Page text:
Homeowners here among most exposed in EU to rising rates
IRISH mortgage holders are much more vulnerable to rising interest rates than homeowners in other EU countries, new research reveals.
Some 85pc of existing mortgages in this country are variable-rate mortgages -- either trackers, or with a standard variable rate. This means that around 674,000 mortgage holders are at risk from higher interest rates. Only 15pc of mortgage holders here have opted for fixed rates. This works out at 117,000 mortgage holders.
This compares to other European countries where larger numbers of mortgage holders opt for the safety of fixed-rated mortgages, a survey by the European Mortgage Federation shows.
Around a quarter of German mortgage holders have fixed for more than 10 years. In Ireland, just 2.3pc of those with a mortgage have fixed for five years or more. Around a third of Belgians opt for a fixed rate that lasts the length of the mortgage. This kind of product is not available in this market.
Mortgage brokers said the Irish attachment to variable-type mortgages was unusual.
"The figures mean Ireland is one of the most rate-sensitive mortgage markets in Europe," Frank Conway of Irish Mortgage Corporation said.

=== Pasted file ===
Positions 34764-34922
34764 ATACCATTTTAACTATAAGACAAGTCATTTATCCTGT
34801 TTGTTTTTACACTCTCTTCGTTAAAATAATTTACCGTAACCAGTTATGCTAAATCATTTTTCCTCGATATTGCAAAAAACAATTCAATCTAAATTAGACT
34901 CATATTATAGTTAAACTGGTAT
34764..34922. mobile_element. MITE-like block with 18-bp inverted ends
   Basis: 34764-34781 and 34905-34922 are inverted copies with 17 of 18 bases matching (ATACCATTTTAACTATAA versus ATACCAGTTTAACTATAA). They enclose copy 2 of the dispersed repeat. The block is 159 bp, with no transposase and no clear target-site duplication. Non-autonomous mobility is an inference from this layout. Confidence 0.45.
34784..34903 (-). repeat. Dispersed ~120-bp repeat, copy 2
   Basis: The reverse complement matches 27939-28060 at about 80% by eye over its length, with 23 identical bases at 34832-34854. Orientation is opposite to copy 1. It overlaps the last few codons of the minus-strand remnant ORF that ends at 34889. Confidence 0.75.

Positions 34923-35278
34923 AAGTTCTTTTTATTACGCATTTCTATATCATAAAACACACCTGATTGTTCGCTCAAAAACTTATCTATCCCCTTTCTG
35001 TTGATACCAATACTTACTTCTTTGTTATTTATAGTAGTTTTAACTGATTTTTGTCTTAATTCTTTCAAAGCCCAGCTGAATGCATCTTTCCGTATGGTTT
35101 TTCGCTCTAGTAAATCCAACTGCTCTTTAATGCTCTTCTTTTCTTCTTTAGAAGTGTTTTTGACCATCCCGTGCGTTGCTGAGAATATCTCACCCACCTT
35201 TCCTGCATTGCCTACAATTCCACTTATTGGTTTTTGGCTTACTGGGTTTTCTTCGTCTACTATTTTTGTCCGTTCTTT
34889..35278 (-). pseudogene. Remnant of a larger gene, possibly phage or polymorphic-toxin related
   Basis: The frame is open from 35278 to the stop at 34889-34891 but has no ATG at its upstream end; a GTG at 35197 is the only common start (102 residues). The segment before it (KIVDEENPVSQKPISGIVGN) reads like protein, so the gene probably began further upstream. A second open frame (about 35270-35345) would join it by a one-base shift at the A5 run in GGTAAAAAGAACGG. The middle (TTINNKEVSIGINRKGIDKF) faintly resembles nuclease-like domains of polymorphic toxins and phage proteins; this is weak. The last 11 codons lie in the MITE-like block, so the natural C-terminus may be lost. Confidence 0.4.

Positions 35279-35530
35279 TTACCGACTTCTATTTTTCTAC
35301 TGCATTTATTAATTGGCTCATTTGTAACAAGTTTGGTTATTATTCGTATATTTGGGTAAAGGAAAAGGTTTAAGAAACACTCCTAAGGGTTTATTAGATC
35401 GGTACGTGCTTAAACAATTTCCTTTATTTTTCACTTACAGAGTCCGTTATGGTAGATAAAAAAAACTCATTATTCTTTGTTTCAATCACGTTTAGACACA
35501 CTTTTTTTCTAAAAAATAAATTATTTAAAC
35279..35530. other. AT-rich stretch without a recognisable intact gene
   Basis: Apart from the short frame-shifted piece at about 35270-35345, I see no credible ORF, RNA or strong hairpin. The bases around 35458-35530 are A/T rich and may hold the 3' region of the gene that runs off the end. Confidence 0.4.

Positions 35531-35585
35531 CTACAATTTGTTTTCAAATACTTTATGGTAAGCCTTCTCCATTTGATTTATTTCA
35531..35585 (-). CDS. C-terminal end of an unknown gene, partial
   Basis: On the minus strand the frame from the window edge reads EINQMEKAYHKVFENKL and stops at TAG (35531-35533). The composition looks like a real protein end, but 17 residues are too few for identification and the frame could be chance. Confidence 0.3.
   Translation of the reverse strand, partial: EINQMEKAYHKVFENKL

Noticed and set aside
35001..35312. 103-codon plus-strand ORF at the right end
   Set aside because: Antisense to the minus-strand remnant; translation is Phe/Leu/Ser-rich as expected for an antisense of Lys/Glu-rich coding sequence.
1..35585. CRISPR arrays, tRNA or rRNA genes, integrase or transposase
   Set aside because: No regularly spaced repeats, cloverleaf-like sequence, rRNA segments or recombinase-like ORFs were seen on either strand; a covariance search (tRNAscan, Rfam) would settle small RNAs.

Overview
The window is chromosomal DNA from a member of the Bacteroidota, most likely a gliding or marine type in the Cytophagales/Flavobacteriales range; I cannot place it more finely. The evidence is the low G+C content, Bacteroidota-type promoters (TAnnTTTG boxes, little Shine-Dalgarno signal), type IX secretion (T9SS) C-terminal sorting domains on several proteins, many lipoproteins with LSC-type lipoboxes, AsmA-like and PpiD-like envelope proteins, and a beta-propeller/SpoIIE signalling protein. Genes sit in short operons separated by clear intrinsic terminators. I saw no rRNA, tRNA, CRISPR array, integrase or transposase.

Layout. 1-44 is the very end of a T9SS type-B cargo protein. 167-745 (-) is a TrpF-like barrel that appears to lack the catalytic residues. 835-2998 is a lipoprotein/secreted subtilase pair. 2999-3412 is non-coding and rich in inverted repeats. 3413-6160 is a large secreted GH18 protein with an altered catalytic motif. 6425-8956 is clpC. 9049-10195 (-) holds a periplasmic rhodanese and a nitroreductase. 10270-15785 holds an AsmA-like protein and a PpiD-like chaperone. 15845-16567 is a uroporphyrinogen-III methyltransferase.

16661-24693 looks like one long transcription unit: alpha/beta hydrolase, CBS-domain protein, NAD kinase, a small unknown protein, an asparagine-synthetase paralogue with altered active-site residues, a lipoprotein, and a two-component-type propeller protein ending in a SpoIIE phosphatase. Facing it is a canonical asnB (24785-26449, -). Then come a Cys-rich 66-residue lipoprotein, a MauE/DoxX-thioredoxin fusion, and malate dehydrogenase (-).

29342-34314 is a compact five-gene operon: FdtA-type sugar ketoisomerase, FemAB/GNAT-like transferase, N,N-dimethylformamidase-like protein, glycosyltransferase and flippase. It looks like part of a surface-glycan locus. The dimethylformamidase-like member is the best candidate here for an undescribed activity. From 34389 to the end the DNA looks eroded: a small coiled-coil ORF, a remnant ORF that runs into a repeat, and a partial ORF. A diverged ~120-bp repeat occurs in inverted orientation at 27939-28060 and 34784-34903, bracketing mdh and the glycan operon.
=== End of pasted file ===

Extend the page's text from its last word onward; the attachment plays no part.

The vulnerability of Irish mortgage holders was thrown into sharp focus when Permanent TSB last week increased the interest rate on its standard variable rate mortgages for the third time in a year.
EBS Building Society hiked its standard variable for the second time two weeks ago.
Other lenders are now set to follow with their second hikes in standard variable rates, while the European Central Bank (ECB) could move as early as next summer to push up its key rate from an all-time low of 1pc.
An ECB hike would mean both standard variable and tracker mortgage rates rising.
Mr Conway said interest rate increases announced by Irish banks since July 2009 flew in the face of continuing economic hardship and rising mortgage arrears.
"There is little evidence to suggest that lenders have assessed the economic situation of its customers as well as their ability to absorb rising mortgage costs," he said.
Mortgage arrears statistics from the Financial Regulator show that over 32,000 mortgage holders are now more than 90 days in arrears.
"While there is no direct evidence that increase to standard variable rate mortgages have resulted in rising incidents of arrears, the timing of increased arrears in tandem with rising mortgage costs is undeniable," Mr Conway added.
Fine Gael TD Terence Flanagan claimed there was a lack of clarity on the mortgage arrears situation, and that it was time for the Financial Regulator to take control of the situation.
"Currently, mortgage arrears data is being reported to the public on a quarterly basis, two months in arrears. This is totally unacceptable when you consider that the Irish Credit Bureau has complete real-time information on mortgage, personal loan and credit card arrears, yet the public is being kept in the dark by not being provided with complete or timely information," he said.